Beginning to build the frame...
It all got serious today because we began to mitre our frame tubes. First up was the seat tube - a fairly simple 90 degree mitre at the bottom so that it would butt up against the bottom bracket shell. Reynolds 631 is a lot harder than the steel we had been filing so far so it was a bit more effort.
Let's rip into that Reynolds Steel!
The first mitre was soon complete, checked on the bottom bracket shell with a tri square to ensure it was straight. The second mitre was another 90 degree one on the down tube, again nothing difficult, except that once cut it was going to need a notch cut in one of its ears to allow it to butt up against the seat tube.
To get the angle correct for the notch, it was time to get the head tube, seat tube and bottom bracket shell in the jig. This was a slightly complicated operation involving all sorts of measuring, adjusting and re-measuring.
Bottom bracket drop - 70mm, thus the forks bolt into an axle this height above the bottom bracket shell boss.
Here's the frame so far in the jig
With the jig set up the notch could be measured and also the length and position of the down tube on the headtube could be set up.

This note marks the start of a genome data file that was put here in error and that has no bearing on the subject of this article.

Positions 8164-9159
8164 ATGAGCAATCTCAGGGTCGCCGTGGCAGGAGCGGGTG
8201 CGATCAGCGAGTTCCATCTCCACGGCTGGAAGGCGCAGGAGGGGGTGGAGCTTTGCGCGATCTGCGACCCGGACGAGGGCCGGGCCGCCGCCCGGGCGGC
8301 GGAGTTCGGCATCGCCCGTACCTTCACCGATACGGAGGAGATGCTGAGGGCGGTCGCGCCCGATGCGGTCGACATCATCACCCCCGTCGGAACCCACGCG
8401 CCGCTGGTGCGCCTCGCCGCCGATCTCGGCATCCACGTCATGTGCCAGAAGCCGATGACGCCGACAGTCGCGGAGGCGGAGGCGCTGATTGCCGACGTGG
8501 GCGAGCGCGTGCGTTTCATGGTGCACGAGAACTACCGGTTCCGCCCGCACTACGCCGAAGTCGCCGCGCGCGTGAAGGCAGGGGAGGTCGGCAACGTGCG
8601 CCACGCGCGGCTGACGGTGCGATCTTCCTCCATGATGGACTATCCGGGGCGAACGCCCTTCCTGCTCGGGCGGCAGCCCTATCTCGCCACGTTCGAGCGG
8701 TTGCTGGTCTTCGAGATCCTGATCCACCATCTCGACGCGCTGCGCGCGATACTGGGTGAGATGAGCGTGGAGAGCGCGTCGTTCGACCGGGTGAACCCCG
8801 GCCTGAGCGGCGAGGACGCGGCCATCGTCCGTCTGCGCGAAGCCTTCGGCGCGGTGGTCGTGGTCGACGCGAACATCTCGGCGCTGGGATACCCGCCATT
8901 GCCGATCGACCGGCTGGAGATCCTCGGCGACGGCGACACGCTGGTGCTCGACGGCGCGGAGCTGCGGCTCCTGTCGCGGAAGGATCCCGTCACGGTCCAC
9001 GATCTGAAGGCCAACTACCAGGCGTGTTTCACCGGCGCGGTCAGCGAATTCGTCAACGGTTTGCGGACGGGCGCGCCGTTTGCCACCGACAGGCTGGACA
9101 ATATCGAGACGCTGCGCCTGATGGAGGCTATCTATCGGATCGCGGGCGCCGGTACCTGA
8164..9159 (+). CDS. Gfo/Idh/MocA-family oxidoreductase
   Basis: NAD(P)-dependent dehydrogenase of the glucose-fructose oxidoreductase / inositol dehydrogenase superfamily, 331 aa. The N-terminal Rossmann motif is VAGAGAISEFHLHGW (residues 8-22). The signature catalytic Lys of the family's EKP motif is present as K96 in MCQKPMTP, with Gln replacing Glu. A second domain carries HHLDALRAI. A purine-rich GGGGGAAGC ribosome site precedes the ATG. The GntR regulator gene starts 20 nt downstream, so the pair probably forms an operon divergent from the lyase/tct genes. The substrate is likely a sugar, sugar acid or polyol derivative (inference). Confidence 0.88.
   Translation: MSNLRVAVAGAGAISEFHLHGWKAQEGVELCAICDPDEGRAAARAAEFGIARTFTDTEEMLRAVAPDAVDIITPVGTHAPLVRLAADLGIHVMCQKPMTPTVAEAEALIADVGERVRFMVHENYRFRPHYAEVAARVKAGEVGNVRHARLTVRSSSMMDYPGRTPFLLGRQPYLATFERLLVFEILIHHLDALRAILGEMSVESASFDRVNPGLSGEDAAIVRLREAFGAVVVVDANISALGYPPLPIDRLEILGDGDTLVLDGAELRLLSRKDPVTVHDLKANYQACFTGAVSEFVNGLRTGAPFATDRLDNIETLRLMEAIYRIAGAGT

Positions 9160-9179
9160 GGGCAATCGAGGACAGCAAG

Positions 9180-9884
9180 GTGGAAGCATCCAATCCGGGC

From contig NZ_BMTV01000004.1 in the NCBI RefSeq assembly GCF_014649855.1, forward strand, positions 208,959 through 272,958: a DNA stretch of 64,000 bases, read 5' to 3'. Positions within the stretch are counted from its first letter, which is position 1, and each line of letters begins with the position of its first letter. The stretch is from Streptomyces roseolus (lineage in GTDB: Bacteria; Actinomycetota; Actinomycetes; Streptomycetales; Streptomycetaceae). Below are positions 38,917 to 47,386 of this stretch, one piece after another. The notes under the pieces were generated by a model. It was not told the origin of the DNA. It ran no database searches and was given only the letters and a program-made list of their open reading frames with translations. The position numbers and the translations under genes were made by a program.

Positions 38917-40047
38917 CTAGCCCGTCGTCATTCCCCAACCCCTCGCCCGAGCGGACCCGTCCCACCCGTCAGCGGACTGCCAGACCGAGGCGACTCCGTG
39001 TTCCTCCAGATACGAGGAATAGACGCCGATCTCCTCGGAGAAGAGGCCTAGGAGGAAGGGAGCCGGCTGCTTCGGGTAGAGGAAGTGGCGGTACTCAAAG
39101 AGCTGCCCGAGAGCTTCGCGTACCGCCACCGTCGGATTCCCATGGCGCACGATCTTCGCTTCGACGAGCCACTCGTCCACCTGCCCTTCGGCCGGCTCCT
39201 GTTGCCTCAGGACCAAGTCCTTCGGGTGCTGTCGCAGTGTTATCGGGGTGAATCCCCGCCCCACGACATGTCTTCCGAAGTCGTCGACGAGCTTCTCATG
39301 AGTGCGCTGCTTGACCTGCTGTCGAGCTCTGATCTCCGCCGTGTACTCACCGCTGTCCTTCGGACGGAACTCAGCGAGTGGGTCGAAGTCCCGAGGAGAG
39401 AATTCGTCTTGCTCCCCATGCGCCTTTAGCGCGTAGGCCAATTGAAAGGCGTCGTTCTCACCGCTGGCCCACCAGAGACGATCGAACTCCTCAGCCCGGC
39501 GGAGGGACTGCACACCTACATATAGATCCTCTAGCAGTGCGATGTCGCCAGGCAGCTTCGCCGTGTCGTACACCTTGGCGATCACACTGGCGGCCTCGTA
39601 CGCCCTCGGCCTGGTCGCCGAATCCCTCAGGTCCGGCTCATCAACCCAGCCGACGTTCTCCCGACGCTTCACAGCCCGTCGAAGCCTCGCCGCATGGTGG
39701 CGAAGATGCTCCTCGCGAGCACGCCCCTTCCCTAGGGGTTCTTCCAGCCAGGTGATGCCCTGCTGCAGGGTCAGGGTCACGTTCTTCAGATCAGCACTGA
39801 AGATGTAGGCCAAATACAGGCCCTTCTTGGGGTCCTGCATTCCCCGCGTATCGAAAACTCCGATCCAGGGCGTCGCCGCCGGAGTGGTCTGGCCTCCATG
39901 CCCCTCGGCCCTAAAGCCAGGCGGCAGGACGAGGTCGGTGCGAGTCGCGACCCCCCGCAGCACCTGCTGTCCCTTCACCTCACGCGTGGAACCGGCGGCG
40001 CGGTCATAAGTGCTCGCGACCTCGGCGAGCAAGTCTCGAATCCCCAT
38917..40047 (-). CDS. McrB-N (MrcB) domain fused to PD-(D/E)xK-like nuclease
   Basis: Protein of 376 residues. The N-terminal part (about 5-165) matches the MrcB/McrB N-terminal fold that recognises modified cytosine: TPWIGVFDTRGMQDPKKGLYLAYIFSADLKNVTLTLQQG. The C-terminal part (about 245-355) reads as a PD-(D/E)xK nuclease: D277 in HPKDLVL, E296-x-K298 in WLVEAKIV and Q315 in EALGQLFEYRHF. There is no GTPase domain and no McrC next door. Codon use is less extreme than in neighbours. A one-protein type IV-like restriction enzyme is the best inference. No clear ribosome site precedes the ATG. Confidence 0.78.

This is where it all went a little wrong for me - I set it all up and measured everything about 5 times but failed to take into account that I was measuring the distance from the edge of the notch to the head tube, and should have been measuring from the edge of the notch to the ears on the mitre joint with the head tube - a difference of about 7mm. I didn't pick it up and neither did either of the course tutors so I broke out the hacksaw and chopped off the end of the tube.... Oops.
Luckily I'd added 5mm to the measurement before I'd cut it so with a little very careful and meticulous filing, checking backwards and forwards on the jig I managed to get the tube to fit without having to shorten the frame or make any alterations, except now the downtube is about 3mm lower than intended on the headtube - not a big issue! Phew.
That was all I got done today...
As an aside, I'm beginning to realise how much I've taught myself by taking old bikes apart and putting them back together over the years: there's a 10-day course in cycle maintenance taking place alongside ours and of an evening the people doing it are complaining about how difficult it is to adjust front and rear derailleurs or how it's impossible to work out how get a cassette off a rear wheel... And they're doing it with all the right tools, a course book to show them what to do and with the bike held exactly at eye level on a purpose-built stand. Perhaps they should try working it out for themselves in a draughty garage with the bike standing on the floor - there's a lot to be said for that ;-)
Anyway I spent an hour this evening showing a couple of the chaps how to set up the gears on a mountain bike so that the derailleurs were both in line and changing with indexed precision. They soon seemed to work it out once they could see how the adjustment screws worked...
More nerve wracking mitring and hack sawing tomorrow I guess...